5 Tips for Dealing with Seasonal Affective Disorder

Over the past couple months I’ve received a few emails from people who struggle with depression. The question (sometimes unspoken) is, “Is there something wrong with me spiritually? Am I experiencing depression because of sin in my life?”

While this is a valid question to consider (sin and it’s consequences can certainly cause depression) just because we experience depression doesn’t mean sin is the root cause.

One reader shared with me she knows her depression is related to the winter season… but she still feels like maybe she isn’t doing enough, isn’t the best Christian she should be, and that perhaps the problem is spiritual.

While today’s post won’t address depression in full, I want to encourage those reading to know depression is not always spiritual. Sometimes it is physical. Sometimes it is chemical. And sometimes it is seasonal.

As my team mate Rebekah and I have prayed for the readers here at arabahjoy.com, we’ve discussed this issue in particular. Rebekah understands SAD on a personal level and agreed to write a post to discuss seasonal depression in the hopes of encouraging others. If you are experiencing the “winter blues,” we hope today’s post will give you hope, encouragement, and practical steps to improve those dreary days.

AJ

Seasonal Affective Disorder and the Christian

***I’m not a doctor or a professional. This article is not to replace or be taken as medical advice.

Seasonal Affective Disorder (SAD) is something that many people struggle with. It’s a physical issue manifest with depression that we often see in winter and is brought on by a decrease in sunlight. You might find yourself feeling down, with a lack of energy, and generally not interested in activities that usually provide enjoyment.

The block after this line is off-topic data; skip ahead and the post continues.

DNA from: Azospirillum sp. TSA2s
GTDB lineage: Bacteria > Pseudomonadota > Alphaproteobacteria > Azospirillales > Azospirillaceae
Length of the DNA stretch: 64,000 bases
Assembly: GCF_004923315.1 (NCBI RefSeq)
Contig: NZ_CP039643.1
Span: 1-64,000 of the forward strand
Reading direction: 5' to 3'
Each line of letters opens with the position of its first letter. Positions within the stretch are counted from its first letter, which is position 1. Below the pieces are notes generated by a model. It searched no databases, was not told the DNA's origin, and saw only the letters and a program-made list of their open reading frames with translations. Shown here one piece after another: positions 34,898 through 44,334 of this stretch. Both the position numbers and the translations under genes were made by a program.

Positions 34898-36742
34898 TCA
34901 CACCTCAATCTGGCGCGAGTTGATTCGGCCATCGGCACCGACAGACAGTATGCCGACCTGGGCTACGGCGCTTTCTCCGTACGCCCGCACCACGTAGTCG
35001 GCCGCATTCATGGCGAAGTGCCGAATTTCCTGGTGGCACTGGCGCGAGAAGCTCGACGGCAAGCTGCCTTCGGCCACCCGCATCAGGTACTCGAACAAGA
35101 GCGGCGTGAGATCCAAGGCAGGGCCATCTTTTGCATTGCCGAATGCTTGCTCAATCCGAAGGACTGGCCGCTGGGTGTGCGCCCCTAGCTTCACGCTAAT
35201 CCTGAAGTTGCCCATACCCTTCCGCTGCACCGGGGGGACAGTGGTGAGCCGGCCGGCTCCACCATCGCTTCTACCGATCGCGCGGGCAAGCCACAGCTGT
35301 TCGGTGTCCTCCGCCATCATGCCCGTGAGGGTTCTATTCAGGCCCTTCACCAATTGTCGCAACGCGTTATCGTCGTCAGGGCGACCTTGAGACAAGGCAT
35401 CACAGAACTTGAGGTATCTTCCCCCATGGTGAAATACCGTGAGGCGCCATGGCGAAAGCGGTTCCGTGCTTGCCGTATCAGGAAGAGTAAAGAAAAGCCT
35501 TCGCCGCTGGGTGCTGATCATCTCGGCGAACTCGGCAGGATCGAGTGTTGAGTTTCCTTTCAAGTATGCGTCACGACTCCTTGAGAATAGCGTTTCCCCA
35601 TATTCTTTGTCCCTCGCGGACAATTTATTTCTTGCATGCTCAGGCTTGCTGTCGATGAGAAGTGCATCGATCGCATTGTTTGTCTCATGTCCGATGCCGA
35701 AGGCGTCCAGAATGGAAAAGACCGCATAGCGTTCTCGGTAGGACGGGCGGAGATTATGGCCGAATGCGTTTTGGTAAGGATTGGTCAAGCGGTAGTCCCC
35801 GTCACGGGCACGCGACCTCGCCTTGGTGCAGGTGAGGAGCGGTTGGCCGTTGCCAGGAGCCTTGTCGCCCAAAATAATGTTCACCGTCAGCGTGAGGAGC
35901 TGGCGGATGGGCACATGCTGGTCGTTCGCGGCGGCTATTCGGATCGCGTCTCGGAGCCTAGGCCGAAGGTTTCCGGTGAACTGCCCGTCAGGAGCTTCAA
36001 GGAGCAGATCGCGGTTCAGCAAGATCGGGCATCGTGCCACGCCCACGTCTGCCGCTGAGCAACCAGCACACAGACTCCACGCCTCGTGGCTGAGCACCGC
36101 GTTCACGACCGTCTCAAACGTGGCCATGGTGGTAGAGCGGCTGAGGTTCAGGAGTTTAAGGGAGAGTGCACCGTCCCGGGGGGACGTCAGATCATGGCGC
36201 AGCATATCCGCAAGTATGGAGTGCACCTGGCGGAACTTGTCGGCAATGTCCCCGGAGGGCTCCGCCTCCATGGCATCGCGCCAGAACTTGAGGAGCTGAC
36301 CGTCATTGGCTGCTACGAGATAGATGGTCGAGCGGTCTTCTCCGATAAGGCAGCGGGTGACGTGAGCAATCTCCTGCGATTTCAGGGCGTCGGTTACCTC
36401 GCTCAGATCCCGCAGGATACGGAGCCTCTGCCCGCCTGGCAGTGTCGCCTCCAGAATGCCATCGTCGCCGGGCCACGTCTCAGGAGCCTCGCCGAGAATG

Dealing with SAD can impact most areas in our lives. We feel sad and discouraged, and that often carries over from our feelings into other areas of our lives. For example, I might be feeling quite confident in my parenting – my kids are behaving well and we’ve found a good routine. As we set the clock back and lose an hour of sunlight, I begin to find myself less patient, more irritable, and generally frustrated with my kids.

What changed? It wasn’t their behavior, it wasn’t my heart attitude, it was the season – the lack of sunlight.

I have a favorite spot in my house – the end of the couch right by the front window. I can look out and see the day, see the birds and squirrels that scamper across the driveway, watch my kids as they play outside. It’s quite a convenient spot to sit. It’s also one of the darkest places in my home. If not for the lamp beside the couch, I struggle to see when it gets dark. It’s easy to just grab a blanket and snuggle up, but sitting in that darkness does not help my already-low feelings. The longer I stay, the worse I tend to feel. I pray, I read Scripture, but still the feelings linger.

How can I change my heart when the problem isn’t spiritual?

I’m going to share some tips that have helped me. Please know, though, that I strongly encourage spending time in prayer about this type of situation. After all, the Lord has created us and knows us best! In addition to that, though, He has given doctors and counselors the ability to know and understand our bodies and the way we are made, and the wisdom to provide assistance.

Here are 5 tips for dealing with Seasonal Affective Disorder (SAD):

If you struggle in winter, often feeling down or discouraged, try these 5 tips for dealing with seasonal affective disorder (SAD).

Seek assistance. Share your struggle with someone – maybe your spouse, a doctor, a counselor or pastor, or a trusted friend. Let someone know that you are having a tough time. And if the issues persist and get worse, please do contact a professional.